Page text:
Wednesday, April 25, 2012

Photoshop Tutorial: DIY Color Cards

Let me start with this... I am not a Photoshop wizard. I took one class in college on photography and we dabbled in Photoshop. Last year, I was able to play a bit more in Photoshop on the Macbook provided by the school I taught at. This past summer, Grizz and I bought our own Mac, and we splurged by buying Photoshop, too.

I love pictures - I love taking them, I love editing them and I love adding words and lyrics to them. And if I've learned anything by my Photoshop dabbling, it's that you need to do some trial and error to get what you want. Just keep pushing buttons to get the affect you want, don't be afraid of the "Undo" button, and learn as you go.

With all that said (thanks for sticking with me), I am going to try to show/tell/blab about how I made these Color Cards :) Here we go!

*Note: you can click on the photos to make them bigger if they are hard to see!

File > New > Blank File
Start with a new file [File > New > Blank File] I start with an 8" x 11" white background at 72 pixels/inch (this should be around 600 x 800 pixels which is what I like my blog pictures to be at).

These tools will be used a lot in this post.

Then, I search through my "artistic" photos and drag one into Photoshop - it should come up as its own file (if you are unfamiliar with dragging photos into Photoshop, you can also open a new file through Photoshop. [File > Open]) Once your photo is open, using the Rectangular Marquee tool, click and drag around the area that you want to use for your Color Card. Copy this. [Edit > Copy]

Rectangular Marquee to copy from the original picture
Head back to your "new file" and paste [Edit > Paste]. You may need to drag the corners to make it smaller so it fits on your background. No worries :) Also, if you chose a horizontal picture, you will have to rotate your background before pasting the picture. [Edit > Rotate]
The grid!

About this time, I like to put the grid up [View > Grid]. This will help line everything up nicely and makes you sure that everything is centered.

Ok. Let's get some colors on there!

This is on the right-hand side of your screen.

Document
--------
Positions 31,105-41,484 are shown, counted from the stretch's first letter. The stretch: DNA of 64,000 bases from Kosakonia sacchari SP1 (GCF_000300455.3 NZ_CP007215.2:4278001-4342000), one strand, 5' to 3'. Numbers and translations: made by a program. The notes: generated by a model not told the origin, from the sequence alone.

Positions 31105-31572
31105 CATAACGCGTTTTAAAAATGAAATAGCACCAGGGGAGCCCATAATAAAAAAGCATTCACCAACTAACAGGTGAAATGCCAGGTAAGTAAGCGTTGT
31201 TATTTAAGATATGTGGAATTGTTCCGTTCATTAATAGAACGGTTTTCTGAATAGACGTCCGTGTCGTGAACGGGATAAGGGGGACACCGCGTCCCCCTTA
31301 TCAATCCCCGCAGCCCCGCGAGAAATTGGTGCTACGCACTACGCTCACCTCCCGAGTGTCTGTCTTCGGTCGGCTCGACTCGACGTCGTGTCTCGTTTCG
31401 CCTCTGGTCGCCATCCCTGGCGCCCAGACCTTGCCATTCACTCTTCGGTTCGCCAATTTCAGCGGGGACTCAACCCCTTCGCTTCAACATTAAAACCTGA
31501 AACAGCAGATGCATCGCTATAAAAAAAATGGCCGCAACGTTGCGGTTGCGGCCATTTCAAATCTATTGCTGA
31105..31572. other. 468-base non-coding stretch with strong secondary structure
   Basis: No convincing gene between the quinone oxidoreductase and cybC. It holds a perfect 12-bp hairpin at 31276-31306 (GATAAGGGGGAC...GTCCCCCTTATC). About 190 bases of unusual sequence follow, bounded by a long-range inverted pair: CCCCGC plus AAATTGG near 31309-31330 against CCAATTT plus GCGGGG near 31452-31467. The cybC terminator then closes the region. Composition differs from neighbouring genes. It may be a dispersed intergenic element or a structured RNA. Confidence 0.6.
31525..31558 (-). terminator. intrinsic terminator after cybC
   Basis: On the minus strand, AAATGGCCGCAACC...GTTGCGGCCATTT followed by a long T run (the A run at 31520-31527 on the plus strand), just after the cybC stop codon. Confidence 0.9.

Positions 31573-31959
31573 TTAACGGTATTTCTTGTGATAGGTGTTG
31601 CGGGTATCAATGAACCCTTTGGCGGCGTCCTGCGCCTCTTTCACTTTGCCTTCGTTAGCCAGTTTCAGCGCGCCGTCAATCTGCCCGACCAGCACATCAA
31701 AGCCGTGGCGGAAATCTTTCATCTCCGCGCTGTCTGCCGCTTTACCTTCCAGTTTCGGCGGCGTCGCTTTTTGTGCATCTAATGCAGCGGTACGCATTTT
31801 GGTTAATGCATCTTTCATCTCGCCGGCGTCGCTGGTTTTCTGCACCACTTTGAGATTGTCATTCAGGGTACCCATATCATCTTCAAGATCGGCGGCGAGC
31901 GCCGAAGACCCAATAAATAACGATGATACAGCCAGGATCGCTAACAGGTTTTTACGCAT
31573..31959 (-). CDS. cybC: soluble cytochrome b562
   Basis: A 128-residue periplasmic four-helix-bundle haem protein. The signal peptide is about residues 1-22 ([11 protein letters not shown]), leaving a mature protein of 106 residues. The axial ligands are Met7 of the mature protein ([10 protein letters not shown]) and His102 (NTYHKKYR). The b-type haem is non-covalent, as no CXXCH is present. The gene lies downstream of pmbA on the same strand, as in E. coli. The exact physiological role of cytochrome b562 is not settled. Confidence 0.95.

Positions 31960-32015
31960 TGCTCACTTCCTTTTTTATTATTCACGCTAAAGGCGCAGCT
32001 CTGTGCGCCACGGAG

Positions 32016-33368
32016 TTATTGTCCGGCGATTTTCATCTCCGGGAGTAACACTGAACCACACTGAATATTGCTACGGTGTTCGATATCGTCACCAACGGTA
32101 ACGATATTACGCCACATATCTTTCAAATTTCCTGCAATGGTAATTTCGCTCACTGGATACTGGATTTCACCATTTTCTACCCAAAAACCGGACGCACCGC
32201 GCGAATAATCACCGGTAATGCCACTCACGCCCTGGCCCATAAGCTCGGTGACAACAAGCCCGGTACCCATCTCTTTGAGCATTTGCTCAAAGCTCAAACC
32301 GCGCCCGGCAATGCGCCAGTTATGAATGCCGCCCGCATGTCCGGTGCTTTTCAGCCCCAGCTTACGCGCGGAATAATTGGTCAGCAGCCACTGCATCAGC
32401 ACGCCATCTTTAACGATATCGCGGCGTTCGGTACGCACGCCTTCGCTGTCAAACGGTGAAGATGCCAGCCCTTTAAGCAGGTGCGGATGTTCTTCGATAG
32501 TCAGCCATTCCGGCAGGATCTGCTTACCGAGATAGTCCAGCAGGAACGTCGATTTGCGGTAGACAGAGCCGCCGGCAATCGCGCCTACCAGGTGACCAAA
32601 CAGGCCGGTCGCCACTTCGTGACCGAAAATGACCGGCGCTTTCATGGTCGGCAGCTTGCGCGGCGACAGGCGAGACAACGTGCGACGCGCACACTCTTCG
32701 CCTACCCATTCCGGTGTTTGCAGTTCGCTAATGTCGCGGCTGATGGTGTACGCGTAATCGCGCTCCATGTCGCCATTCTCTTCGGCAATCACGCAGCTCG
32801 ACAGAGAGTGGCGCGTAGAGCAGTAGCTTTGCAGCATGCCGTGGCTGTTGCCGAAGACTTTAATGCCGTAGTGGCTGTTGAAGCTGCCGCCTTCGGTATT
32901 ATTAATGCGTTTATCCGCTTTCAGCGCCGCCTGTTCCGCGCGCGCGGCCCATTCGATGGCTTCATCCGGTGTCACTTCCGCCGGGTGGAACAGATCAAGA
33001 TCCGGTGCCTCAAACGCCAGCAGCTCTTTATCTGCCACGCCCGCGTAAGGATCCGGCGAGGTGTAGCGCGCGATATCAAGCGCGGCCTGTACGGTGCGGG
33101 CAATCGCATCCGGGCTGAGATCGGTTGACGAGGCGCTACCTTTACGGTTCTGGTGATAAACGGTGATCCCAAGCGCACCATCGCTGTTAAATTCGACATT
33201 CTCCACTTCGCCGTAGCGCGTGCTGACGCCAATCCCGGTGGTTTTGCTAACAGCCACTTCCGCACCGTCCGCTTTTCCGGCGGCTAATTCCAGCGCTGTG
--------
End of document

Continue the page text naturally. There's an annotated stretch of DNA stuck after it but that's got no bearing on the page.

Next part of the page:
It shows what layer you want to use/edit.
Make sure your background layer is highlighted. Using the marquee tool again, click and drag a rectangular shape below or beside your picture (depending on if you have a horizontal or vertical color card). Try to eye the size of it so you can fit 5 of these rectangles in the blank space of your color card. (You can always adjust them later, or crop your background layer if things aren't lining up - use that grid!).

Rectangular Marquee Tool
With the rectangle still showing - go up and [Edit > Copy], [Edit > Paste]. You just made a new layer for one color! Go ahead and "Paint" it whatever color for right now so it doesn't blend into the background.

After painting the copy/pasted rectangle
Rectangular Marquee around your new colorful rectangle and Copy/paste this again... paste it 4 times, so there are 5 rectangles. Slide them around and try to center them on your color card. Sometimes, when starting with a new file for these, I end up cropping the background to help the rectangles fit just right. [Image > Crop]. Once you have made one of these cards, however, you never have to mess with this part again - you can just change the picture and colors and then save as a new file!

5 rectangles, all centered!
Now for the fun part!!!

After painting the rectangles
Using the eye-drop tool, pick out a color from your picture that you want highlighted on your color card. Click your picture with the tool and then paint one of your rectangles, always making sure that the rectangle you want to paint is highlighted. You can rearrange these later if you want the colors in a different order.

After rearranging the rectangles
You can be done here if you'd like... but I like to add a title with a text box and I put a little label/copyright on as well. If you have questions about how to do either of those, feel free to comment or email me!

Final Product :)
I same my color cards twice - I first save it as a Photoshop file (.psd is the extension). When it is a .psd you can still edit it in Photoshop if you realize you want to change the colors or perhaps you spelled a word wrong... I save it again as a JPEG (.jpg). This is what I upload to the blog. Once you save it as a .jpg you can no longer edit it in Photoshop!

Like I said earlier, when learning a new software (or trying something new on an old software), you cannot be afraid to mess up... the little "Undo" button is there for a reason! It's like the seam-ripper to a quilter :)

Again, if you are unclear about a step, or you get stuck while trying this yourself, feel free to contact me! Good luck and have fun!


  1. Great tutorial! I need to buy an updated version of Photoshop!!! Maybe this summer! Thank you so much!

  2. I often use Photoshop and for me, it's a lot of trial and error. Thanks for this easy to follow tutorial... some handy tips! Hope you don't mind, but I'm pinning this...